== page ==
I have noticed that most people when they meet or hear about someone who has been highly successful think to themselves, “Wow, how lucky he (or she) must have been to be where they are.”
The reality is that, although there is an element of luck in every success, there are many people who somehow manage to be “lucky” a lot more than most of the rest of us. There is a reason for that and it is summed up in this frequently quoted statement:
Let’s talk about good luck first. When we exclude such things a winning a lottery or inheriting a fortune from a long-lost relative, almost all luck is a matter of recognizing and acting on something that others do not see as an opportunity.
A dear friend recently told me the story of her parents. They were immigrants who lived in a Midwestern city, had worked hard all their lives, and lived a prosperous middle class life. But they had not reached financial freedom because they still needed to work every day to keep the revenue coming in. One day, my friend recalls, they commented over dinner how cheap land was in the United States where one could buy land around the city they lived in for $100 per acre. Although they were not rich, they could easily have bought quite a few acres of that land that would, in time have made them wealthy and secured their children’s future.
Instead, they just noticed it, but did nothing. In their case, that failure to act was primarily a function of the culture from which they came in which such investments were not common because ownership of property was not protected well by the law—one of the great benefits of living in the United States. But how many native born Americans read the same newspaper article, but failed to take the action that would, today, have made them wealthy and financially secure. But they did nothing.
Why not? I submit to you that the reason was a function of two things:
Failing to prepare their minds to look around them on a daily basis for opportunities that others were simply not seeing or were ignoring; and
A fear of taking a risk that might lead to a loss instead of a profit.
We’ll talk about fear of risk shortly, but let me give you another example of the difference between looking at the world with entrepreneurial eyes or failing to do so. I read recently about an entrepreneur who made his first fortune many years ago when about 25% of the paper currency in the United States was backed by silver. Recognizing that silver was also used in industry and might in the future be worth more than the currency, he began buying paper currency that was convertible into silver and, when silver prices grew beyond the value of the currency, he converted the currency to silver and, I am told, ended up making over $100 million dollars.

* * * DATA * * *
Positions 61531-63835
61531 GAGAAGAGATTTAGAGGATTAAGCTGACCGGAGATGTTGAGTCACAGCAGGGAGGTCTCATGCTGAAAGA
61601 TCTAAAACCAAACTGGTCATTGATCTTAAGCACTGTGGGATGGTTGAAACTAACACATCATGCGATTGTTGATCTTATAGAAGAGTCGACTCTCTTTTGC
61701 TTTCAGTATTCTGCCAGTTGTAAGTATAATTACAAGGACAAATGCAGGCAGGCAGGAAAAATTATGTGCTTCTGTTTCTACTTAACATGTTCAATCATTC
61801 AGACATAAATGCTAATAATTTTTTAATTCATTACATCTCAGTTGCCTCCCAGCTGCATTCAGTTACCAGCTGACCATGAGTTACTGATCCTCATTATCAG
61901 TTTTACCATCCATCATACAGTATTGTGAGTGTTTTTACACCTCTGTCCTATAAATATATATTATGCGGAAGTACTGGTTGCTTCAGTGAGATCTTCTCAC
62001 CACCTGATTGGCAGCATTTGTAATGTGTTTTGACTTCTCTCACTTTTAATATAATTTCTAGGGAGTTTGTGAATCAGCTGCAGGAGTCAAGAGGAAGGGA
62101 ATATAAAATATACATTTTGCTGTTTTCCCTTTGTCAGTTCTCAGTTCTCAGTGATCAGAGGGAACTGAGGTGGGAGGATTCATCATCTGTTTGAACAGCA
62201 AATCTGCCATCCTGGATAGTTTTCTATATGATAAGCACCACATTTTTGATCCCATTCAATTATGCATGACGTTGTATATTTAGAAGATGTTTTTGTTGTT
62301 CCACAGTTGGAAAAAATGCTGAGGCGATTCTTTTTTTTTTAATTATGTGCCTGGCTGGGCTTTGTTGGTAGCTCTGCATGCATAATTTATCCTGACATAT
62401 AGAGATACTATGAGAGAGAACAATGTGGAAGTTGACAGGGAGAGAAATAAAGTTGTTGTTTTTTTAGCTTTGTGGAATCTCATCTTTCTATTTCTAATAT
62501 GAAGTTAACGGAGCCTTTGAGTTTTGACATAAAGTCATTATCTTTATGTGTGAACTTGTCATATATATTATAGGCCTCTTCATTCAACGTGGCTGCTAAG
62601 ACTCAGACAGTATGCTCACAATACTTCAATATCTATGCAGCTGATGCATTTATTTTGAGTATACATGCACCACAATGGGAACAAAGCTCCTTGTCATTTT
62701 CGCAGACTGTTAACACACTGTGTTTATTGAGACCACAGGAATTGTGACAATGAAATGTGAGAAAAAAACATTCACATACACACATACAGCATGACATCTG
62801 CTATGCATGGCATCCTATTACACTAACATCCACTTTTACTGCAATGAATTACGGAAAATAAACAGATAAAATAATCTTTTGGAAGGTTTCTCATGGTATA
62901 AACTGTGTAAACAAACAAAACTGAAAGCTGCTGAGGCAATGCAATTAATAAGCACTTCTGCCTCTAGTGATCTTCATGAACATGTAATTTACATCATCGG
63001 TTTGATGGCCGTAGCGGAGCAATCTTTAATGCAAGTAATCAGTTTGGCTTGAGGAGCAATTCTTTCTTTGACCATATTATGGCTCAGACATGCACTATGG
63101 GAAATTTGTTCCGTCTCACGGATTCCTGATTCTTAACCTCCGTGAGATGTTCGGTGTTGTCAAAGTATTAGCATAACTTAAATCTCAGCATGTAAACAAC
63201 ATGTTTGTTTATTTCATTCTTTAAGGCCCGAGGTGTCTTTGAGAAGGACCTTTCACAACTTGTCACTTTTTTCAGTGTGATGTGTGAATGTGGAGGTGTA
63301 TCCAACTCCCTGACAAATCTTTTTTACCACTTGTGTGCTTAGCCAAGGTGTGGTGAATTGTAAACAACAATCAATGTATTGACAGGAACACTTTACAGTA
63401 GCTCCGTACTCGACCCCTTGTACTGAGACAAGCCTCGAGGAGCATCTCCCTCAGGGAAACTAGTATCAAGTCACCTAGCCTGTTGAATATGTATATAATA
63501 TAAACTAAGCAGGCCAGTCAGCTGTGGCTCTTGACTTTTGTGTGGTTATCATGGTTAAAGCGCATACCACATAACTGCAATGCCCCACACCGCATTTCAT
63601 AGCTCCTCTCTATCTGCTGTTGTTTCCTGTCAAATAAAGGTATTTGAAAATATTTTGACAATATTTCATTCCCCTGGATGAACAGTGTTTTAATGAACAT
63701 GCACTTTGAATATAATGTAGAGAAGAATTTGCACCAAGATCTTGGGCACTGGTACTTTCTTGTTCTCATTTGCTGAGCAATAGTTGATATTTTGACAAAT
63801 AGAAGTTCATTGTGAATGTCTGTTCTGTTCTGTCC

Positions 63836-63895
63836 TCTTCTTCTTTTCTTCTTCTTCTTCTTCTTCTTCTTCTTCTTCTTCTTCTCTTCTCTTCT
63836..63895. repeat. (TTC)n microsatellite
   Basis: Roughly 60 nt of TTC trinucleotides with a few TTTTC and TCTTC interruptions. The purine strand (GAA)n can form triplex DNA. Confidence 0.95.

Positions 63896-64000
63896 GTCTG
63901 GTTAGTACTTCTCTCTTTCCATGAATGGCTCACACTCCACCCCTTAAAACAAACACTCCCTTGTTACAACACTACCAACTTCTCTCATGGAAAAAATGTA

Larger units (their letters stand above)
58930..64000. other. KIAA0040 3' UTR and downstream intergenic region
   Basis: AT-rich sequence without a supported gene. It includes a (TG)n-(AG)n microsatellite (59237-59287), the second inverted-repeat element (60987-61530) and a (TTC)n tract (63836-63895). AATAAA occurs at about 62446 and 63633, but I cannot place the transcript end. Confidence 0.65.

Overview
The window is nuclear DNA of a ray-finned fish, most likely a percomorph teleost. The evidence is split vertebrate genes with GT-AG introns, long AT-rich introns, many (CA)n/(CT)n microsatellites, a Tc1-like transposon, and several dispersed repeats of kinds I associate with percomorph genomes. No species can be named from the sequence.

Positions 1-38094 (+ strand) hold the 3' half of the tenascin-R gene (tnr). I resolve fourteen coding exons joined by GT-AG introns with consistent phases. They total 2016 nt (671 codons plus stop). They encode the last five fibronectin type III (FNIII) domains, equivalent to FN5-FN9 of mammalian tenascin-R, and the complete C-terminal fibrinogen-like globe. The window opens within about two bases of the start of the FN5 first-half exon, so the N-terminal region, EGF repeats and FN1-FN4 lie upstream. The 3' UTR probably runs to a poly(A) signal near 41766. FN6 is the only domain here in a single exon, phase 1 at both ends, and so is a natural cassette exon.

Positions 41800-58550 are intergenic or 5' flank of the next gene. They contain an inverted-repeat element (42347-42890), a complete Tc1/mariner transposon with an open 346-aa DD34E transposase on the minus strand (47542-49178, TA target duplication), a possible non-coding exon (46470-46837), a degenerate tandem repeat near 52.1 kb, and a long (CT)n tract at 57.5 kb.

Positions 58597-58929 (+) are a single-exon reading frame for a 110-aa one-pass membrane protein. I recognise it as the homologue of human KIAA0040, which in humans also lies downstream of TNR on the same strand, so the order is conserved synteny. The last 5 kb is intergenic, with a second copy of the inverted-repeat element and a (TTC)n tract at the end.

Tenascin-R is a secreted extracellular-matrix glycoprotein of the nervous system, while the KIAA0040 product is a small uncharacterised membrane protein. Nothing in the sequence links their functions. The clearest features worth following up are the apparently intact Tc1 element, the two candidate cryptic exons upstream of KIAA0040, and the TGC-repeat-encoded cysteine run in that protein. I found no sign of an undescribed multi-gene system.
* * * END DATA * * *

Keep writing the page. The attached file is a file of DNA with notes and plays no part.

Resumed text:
Why didn’t everyone else do the same? It was printed right on the currency, “Silver payable to the bearer on demand.” He saw that as an opportunity. Most of the rest of us just noticed it and did nothing. I was one of those who did nothing and had to make my fortune another way. Buy why? I, like so many others, had not yet developed the habit of looking at the everyday world around me as the candy store of opportunities I now know that it is. None of us will recognize all the opportunities, but failing to prepare our minds to see those opportunities is preparing to fail.
However, I later did notice that there was a lot of interest in using some things called “stem cells” as a potential way to treat diabetes. This time, I recognized the importance of what I was hearing and remembered that I know a scientist who was one of the leading cell biologists in the world and was looking for a new job or project. A few years later I was CEO of a public biotech company worth over $100 million dollars. Not all of that was mine. We had many investors, but it started because my partner and I saw something most everyone else was ignoring and took some risk to test our theory.
It all starts with preparing the mind to see opportunity where others see either nothing unusual or see problems instead of opportunities.